Campbell, Skarsgard, and Long do a lot of the legwork for the characters, but there’s a strongly written basis to start from, even if humanity is rapidly drained in the last hour.

The Horror: In the defense of the writer/director, setups can be sustained much easier than payoffs can be delivered. Barbarian is at its best when it focuses on psychological terror, rather than its cartoony physical elements.

Discontent between Tess and Keith builds superbly, with the two renters using two different sites to schedule their stays, and one of them may be a falsehood. Standoffishness sticks around for a while, as Keith tries to sell safety to Tess by keeping her in the house; it’s a long process, but one that creates doubts in the man’s intentions. Midnight soon arrives and Tess is disturbed from her sleep which reawakens her caution, though she seems to disregard it in mere moments. She gets locked in the basement, which toggles confusion again, but it’s at this point that Cregger tosses out the fluctuating atmosphere.

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Legal and personal horrors become the focus of Barbarian’s middle section. Though decently handled, the movie never provides the same sense of doubt to AJ’s innocence that it did to the prior slow-burn suspicion arc. It’s a terrible scenario to imagine, but it would’ve been better off within its own film, as this section is periodically broken up by the actor finding belongings of his tenants, which only serves to remind the audience of the picture they’ve been yanked from experiencing.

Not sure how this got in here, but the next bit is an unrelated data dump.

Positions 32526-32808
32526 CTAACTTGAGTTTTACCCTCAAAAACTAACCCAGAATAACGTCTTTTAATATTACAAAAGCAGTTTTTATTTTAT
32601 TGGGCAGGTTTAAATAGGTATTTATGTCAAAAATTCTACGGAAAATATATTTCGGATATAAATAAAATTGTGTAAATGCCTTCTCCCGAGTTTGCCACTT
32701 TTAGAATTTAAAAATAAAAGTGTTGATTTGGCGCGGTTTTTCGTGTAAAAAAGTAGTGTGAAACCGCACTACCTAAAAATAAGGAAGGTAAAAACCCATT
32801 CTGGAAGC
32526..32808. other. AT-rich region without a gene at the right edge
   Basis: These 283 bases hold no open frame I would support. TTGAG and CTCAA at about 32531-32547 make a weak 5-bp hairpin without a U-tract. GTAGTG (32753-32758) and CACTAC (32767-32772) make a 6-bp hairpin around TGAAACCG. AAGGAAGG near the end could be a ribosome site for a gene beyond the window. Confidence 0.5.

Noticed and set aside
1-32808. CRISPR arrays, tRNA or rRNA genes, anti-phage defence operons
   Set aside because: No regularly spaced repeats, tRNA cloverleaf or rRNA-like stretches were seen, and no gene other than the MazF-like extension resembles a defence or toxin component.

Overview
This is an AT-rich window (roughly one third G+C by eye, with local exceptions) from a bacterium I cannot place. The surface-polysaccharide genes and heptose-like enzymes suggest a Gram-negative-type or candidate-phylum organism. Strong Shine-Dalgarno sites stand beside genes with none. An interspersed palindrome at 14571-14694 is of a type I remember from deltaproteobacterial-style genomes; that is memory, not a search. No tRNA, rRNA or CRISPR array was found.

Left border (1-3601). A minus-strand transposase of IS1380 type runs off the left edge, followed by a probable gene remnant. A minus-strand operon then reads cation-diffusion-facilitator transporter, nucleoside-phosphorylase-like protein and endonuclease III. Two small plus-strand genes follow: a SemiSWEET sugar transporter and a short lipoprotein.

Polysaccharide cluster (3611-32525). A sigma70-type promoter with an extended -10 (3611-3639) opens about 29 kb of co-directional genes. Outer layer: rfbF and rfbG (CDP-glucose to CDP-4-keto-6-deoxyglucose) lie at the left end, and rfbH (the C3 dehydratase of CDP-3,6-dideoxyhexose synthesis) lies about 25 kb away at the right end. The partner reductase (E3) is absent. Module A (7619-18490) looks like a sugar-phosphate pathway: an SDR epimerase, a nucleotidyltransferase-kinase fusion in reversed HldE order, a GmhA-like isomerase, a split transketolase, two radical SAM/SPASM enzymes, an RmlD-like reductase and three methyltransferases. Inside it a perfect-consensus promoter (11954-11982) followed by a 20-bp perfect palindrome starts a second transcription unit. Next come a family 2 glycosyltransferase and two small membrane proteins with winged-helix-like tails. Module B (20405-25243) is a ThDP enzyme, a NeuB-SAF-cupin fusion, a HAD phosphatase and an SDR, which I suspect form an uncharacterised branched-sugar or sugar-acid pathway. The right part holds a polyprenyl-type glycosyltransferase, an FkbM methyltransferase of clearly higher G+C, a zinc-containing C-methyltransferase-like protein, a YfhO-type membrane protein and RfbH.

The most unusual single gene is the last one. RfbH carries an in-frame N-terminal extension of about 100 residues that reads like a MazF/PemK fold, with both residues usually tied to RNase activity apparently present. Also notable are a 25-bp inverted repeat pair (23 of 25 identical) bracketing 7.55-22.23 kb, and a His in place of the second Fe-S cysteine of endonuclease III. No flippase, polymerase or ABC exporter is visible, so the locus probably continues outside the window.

Once the primary characters are united within the bowels of the basement, Cregger leaps into unprecedented and jarring territory. By all means, this should be a further continuation of the dramatic horror that came before, but the film throws the preceding discomfort out the window in lieu of gross-out material, as The Mother introduces various bodily fluids and generic chaos into what was at first a nerve-wracking burner.

The Technics: Despite it being the helmer’s second feature, Barbarian boasts a long list of mechanical achievements that keep it watchable even when it gets willfully stupid. By the end, there are as many missteps as there are leaps forward, but commendations are due.

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What hugely assists the film is its look and feel. Sparse set dressing and subtle changes within it give the AirBnb the atmosphere of a haunted house sans the supernatural. Zach Kuperstein’s (Out of Print, Model) smoothly gliding cinematography and terrific usage of camera focusing does wonders when paired with the setting, keeping every in-frame movement visible but subdued. It’s not all positive though, as an overreliance on sound cues dulls the quiet edge of the film’s ambiance. Anna Drubich’s (Fear Street: Part One – 1994, Werewolves Within) score is mostly solid too, but the director doesn’t know when to quit, as he continues to let the immersive qualities of Barbarian do the work.

By the time the film reaches its end, the director has all but undone his fine setup and direction. The comedic elements eventually override the horror and the logic behind the plot and characters, with both jettisoning cohesion after the first 40 minutes, and a refusal to end dragging out these issues. It’s too much of the good and the bad, though this is no fault of editor Joe Murphy (We Summon the Darkness, Zeroville), who keeps the movie snappy to the best of his ability.

Barbarian is by no means an awful genre film – it’s just one whose director forgets what genre it’s supposed to be, as competing desires do damage to a film that at first had a strong message and narrative.

Barbarian is available on Digital Platforms from 20th Century Studios. If that wasn’t quite what you were looking for, FilmTagger can suggest a few alternatives.